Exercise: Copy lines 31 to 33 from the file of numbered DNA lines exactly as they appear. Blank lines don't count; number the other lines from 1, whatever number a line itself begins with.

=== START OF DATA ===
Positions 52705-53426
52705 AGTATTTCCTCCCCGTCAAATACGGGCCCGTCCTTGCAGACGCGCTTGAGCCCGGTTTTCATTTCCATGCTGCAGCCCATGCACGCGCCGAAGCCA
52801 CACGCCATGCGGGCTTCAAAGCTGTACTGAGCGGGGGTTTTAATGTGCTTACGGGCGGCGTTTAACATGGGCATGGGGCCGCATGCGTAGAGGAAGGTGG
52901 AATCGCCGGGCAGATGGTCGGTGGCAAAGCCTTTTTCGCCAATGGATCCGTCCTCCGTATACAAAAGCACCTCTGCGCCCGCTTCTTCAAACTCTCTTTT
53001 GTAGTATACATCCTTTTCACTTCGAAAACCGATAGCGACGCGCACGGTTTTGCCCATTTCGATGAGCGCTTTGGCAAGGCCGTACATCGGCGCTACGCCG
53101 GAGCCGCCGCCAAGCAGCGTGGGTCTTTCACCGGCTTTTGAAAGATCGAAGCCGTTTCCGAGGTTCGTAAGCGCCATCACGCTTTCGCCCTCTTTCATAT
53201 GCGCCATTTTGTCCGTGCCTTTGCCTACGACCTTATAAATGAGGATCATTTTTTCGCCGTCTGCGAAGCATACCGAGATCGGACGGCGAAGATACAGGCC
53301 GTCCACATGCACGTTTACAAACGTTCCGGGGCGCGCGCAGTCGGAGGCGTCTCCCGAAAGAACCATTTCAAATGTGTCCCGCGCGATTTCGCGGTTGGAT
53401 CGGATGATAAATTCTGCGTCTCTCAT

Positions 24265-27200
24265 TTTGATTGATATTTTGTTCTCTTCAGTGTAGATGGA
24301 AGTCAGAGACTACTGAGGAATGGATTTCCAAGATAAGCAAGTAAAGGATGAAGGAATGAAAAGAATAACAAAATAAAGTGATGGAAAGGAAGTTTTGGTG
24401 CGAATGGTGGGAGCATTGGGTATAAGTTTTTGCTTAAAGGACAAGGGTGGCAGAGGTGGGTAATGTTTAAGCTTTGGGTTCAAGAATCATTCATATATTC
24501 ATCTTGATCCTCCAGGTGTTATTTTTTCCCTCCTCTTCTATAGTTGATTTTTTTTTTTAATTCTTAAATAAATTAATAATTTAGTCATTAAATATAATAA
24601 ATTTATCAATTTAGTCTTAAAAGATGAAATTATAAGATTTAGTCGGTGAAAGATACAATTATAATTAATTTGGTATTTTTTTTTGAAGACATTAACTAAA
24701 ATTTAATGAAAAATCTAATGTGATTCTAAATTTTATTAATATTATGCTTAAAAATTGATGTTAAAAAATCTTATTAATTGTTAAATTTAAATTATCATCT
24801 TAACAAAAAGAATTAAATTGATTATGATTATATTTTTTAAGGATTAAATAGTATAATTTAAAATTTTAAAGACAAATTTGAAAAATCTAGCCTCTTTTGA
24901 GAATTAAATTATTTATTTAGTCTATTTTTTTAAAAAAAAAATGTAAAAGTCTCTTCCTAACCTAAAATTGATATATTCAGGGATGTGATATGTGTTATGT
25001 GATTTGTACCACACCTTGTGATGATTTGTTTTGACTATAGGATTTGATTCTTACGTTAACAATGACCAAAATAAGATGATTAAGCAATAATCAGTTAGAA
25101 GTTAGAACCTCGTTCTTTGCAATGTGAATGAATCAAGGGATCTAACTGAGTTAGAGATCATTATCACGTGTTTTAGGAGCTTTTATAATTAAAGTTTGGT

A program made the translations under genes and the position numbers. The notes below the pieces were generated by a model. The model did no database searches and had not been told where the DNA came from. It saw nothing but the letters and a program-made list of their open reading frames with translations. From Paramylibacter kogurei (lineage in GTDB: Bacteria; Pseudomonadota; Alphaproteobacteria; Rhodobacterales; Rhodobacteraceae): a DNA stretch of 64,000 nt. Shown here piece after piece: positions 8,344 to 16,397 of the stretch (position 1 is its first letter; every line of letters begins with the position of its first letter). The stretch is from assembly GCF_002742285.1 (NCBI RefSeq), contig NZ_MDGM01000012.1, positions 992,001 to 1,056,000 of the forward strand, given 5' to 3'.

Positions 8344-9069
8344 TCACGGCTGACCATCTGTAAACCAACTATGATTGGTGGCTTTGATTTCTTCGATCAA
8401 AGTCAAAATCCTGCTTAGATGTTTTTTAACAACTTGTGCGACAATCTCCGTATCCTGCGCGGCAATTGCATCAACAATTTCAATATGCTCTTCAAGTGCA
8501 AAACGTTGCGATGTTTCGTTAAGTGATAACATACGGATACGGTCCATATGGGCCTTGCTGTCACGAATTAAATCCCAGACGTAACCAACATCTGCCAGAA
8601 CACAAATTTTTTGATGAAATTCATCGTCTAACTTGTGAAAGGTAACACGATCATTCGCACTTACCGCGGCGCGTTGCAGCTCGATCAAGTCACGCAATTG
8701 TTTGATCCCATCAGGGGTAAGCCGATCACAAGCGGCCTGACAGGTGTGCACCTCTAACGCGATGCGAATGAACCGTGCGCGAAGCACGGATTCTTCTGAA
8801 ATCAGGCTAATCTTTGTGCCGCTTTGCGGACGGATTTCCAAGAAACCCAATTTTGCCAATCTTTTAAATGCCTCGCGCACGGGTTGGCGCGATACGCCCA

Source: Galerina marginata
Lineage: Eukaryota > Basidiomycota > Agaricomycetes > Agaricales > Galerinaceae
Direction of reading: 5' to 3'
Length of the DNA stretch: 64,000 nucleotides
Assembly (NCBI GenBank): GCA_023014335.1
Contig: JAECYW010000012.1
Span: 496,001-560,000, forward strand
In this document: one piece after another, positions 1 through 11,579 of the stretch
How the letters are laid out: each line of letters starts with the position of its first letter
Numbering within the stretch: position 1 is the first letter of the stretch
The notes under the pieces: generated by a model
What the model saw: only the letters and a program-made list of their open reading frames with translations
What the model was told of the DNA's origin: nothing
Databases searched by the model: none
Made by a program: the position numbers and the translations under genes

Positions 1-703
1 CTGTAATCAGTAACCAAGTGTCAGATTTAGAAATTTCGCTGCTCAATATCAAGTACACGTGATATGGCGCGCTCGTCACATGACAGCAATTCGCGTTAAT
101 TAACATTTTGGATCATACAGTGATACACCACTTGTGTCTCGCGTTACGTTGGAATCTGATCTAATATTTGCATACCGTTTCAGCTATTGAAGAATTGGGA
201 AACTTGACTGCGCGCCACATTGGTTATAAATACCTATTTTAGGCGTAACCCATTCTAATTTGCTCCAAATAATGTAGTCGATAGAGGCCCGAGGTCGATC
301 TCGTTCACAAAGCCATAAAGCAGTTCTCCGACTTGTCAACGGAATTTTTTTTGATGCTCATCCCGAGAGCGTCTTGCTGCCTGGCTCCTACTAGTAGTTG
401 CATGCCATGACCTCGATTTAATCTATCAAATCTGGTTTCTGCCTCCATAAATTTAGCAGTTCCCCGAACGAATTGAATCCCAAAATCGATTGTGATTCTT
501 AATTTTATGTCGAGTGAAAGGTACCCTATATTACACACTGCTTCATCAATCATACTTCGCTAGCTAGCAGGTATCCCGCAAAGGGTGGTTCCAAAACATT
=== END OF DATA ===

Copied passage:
Direction of reading: 5' to 3'
Length of the DNA stretch: 64,000 nucleotides
Assembly (NCBI GenBank): GCA_023014335.1